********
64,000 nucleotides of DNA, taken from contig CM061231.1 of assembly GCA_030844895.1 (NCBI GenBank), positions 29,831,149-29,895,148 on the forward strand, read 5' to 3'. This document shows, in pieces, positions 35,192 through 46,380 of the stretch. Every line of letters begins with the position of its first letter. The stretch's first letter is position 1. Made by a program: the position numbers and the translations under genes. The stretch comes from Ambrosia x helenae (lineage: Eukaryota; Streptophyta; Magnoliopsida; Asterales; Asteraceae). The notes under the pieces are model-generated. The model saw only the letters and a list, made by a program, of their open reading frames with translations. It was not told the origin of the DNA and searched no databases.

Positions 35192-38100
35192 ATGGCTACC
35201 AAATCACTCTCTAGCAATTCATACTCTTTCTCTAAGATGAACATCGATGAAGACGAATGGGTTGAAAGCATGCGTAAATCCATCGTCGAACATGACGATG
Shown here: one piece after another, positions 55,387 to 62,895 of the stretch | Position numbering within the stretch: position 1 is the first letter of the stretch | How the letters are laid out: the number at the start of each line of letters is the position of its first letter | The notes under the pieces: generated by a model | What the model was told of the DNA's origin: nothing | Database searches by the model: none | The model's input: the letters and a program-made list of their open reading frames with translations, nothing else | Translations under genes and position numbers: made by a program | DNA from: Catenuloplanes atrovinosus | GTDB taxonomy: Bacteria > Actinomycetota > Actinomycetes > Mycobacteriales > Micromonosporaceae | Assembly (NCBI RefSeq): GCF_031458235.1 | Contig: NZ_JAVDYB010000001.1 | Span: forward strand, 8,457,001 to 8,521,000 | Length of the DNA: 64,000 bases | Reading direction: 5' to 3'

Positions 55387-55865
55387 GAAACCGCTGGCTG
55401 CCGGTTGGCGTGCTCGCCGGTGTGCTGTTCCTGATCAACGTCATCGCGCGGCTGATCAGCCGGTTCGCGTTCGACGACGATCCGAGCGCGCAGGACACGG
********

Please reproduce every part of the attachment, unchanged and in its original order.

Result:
64,000 nucleotides of DNA, taken from contig CM061231.1 of assembly GCA_030844895.1 (NCBI GenBank), positions 29,831,149-29,895,148 on the forward strand, read 5' to 3'. This document shows, in pieces, positions 35,192 through 46,380 of the stretch. Every line of letters begins with the position of its first letter. The stretch's first letter is position 1. Made by a program: the position numbers and the translations under genes. The stretch comes from Ambrosia x helenae (lineage: Eukaryota; Streptophyta; Magnoliopsida; Asterales; Asteraceae). The notes under the pieces are model-generated. The model saw only the letters and a list, made by a program, of their open reading frames with translations. It was not told the origin of the DNA and searched no databases.

Positions 35192-38100
35192 ATGGCTACC
35201 AAATCACTCTCTAGCAATTCATACTCTTTCTCTAAGATGAACATCGATGAAGACGAATGGGTTGAAAGCATGCGTAAATCCATCGTCGAACATGACGATG
Shown here: one piece after another, positions 55,387 to 62,895 of the stretch | Position numbering within the stretch: position 1 is the first letter of the stretch | How the letters are laid out: the number at the start of each line of letters is the position of its first letter | The notes under the pieces: generated by a model | What the model was told of the DNA's origin: nothing | Database searches by the model: none | The model's input: the letters and a program-made list of their open reading frames with translations, nothing else | Translations under genes and position numbers: made by a program | DNA from: Catenuloplanes atrovinosus | GTDB taxonomy: Bacteria > Actinomycetota > Actinomycetes > Mycobacteriales > Micromonosporaceae | Assembly (NCBI RefSeq): GCF_031458235.1 | Contig: NZ_JAVDYB010000001.1 | Span: forward strand, 8,457,001 to 8,521,000 | Length of the DNA: 64,000 bases | Reading direction: 5' to 3'

Positions 55387-55865
55387 GAAACCGCTGGCTG
55401 CCGGTTGGCGTGCTCGCCGGTGTGCTGTTCCTGATCAACGTCATCGCGCGGCTGATCAGCCGGTTCGCGTTCGACGACGATCCGAGCGCGCAGGACACGG